By the time he concluded, I was without words. Does all of Christianity really come down to abstinence? If I am now unmarriable by Christian standards, does my past mean I will be an outcast to every other Believer? Have I now also become unacceptable, perhaps unforgivable, to the One I have known all these years, to the One I have always felt knows me? In that moment, something switched inside of me, and I shut down as never before. Suddenly, I cared about nothing—not myself, not my Jesus, and certainly not the boy next to me, who just hours earlier I had hoped could become a great friend. Alright, you claim to be different than others, profess that your faith has preserved you from being corrupted by the world in the ways I so clearly have been. Let’s see!

For all the preaching youth pastors did back then on waiting for marriage, they sure didn’t do enough to warn young boys of the practical dangers and their almost guaranteed lowered success rates if they did things like park in cars with girls in the middle of the night to have deeply personal chats. The “just friends pact” Layne and I had made ended that night. Turns out he was a lot like other guys after all, at least in one regard.

He insisted that we never see each other again outside of school. Now there’s the typical male response. He said that he was devastated by what had happened between us. He cried and said the life he had hoped for—the wife, the ministry he had walked the aisle and surrendered to just a couple years prior—were now all gone, or at least no longer possible in the way God had planned. My response was angry and mocking. I just really couldn’t understand, and I laughed at him for being overly dramatic. I wasn’t trying to be cruel, but his unusual response to the situation made me feel so uneasy and insecure. After that our relationship devolved into a weird dance of avoiding one another, Layne contacting me because he couldn’t bear the guilt, me behaving maliciously toward him, and then once again returning to not speaking. Finally, he sent some of the girls from the youth group to befriend me. I knew it was a ploy to get himself off the hook, but I was grateful for the company, and when one of them invited me to go to youth camp over Spring Break, I agreed.

Camp was rough. I didn’t know most of the other students. I kept getting called on to pray out loud, and as I had no experience, I would just freeze every time until the leader finally called on someone else after several excruciating moments of mortifying silence. I didn’t know any of the worship songs but still managed to get roped into singing with a group of girls as a background vocalist, faking my way through every note. Worst of all, many of the younger girls had crushes on Layne and wanted answers about the rumors that were spreading that something had happened between us. I ended up keeping to myself and avoiding everyone, including Layne, who neither spoke to me nor made eye contact.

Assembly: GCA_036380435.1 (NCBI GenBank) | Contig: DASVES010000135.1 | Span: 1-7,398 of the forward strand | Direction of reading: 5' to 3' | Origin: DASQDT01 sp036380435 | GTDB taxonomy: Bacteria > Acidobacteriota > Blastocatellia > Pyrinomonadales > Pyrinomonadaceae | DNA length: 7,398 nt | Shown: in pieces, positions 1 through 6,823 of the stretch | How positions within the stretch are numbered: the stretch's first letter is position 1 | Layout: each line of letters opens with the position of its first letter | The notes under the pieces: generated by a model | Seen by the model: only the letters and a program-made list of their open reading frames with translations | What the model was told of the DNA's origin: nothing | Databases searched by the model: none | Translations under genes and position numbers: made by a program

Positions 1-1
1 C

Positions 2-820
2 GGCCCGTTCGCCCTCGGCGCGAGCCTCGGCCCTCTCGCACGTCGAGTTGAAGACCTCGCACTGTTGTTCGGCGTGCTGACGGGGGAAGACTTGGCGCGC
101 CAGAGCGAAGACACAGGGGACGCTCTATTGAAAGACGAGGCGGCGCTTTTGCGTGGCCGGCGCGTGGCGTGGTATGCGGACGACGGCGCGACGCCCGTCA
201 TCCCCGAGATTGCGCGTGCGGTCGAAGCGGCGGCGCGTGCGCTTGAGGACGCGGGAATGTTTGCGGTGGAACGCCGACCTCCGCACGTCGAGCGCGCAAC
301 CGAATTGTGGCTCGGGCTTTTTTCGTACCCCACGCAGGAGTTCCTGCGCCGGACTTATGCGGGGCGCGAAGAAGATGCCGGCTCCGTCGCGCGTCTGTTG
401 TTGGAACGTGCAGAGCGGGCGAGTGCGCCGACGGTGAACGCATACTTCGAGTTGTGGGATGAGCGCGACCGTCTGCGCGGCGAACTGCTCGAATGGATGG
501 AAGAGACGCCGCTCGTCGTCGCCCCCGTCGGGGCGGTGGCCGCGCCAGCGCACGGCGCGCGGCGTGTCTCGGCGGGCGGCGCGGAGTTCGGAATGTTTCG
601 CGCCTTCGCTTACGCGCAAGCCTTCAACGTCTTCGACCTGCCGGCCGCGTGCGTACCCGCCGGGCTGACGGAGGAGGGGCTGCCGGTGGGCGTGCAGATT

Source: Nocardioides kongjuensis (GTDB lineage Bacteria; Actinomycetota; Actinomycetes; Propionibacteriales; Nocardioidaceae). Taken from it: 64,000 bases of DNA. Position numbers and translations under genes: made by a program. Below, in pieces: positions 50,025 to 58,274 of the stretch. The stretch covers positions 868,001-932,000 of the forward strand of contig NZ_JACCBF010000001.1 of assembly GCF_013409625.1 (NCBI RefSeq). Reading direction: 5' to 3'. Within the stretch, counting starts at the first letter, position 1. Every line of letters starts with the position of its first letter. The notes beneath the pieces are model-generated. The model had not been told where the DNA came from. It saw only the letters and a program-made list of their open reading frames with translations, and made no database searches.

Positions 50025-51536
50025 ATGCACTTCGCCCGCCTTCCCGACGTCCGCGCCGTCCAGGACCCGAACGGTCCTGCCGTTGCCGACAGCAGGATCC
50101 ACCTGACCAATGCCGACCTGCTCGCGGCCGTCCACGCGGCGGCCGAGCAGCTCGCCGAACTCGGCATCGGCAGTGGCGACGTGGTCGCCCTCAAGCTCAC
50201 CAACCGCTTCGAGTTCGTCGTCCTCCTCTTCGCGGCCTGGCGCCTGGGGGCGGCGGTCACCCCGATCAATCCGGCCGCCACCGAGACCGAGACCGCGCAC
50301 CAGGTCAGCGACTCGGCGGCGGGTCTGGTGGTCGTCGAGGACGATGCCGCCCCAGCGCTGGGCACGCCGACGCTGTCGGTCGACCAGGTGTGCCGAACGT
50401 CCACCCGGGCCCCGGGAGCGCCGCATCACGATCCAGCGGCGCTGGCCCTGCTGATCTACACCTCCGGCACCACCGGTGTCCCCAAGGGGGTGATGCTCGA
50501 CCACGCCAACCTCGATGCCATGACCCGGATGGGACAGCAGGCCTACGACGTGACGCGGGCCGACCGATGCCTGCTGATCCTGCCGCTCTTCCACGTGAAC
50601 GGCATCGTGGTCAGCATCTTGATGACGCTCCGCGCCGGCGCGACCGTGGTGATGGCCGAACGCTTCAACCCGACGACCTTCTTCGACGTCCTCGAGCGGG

By the final night, I was more than ready to head home. Nearing the end of the nighttime service, the worship leader began to play what had become my favorite camp song. It was more of a prayer than anything, and I found that it perfectly fit the cry of my heart to God, what I so desperately wanted him to do in me. We all hit the chorus: “So take my heart and form it…take my mind, transform it…take my will, conform it…to yours, to yours, O, Lord.” I prayed, Please, God, if you are real, please make yourself known to me. I cannot keep going as I am—lost, seeking, self-imploding. I do not know if I can trust others to tell me the truth about who you are. So if I am to know you, I need you to guide me. 

And there was the voice once more, exactly as it had always been. Only this time it was not just a voice. The room began to brighten, and light came beaming through the window just behind the cross hanging above the stage at the front of the chapel. I saw a vision. I do not know what else to call it because it was not as though I could see it as one would see a reflection in a mirror or your hand when waved directly before your face. It was a vision of Christ, there on the cross, with light pouring all around from behind. And there was the invitation once again, “I am who they say I am. Come to me.”

My second camp conversion was a game changer. Unlike the simple child’s prayer spoken feebly in response to the revelation at ten years old that Jesus was real, I gave myself over to repentance, suddenly fully aware of the weight of my sin and the price that had to be paid on my behalf. I surrendered my all to Christ, pledging my life to him and vowing to go anywhere he would lead, gladly obeying all that he asked. I meant it with everything I was or ever hoped to be. In that moment I was free and fully alive, reunited with my oldest and dearest love.

“You will seek me and find me, when you seek me with all your heart.”

Jeremiah 29:13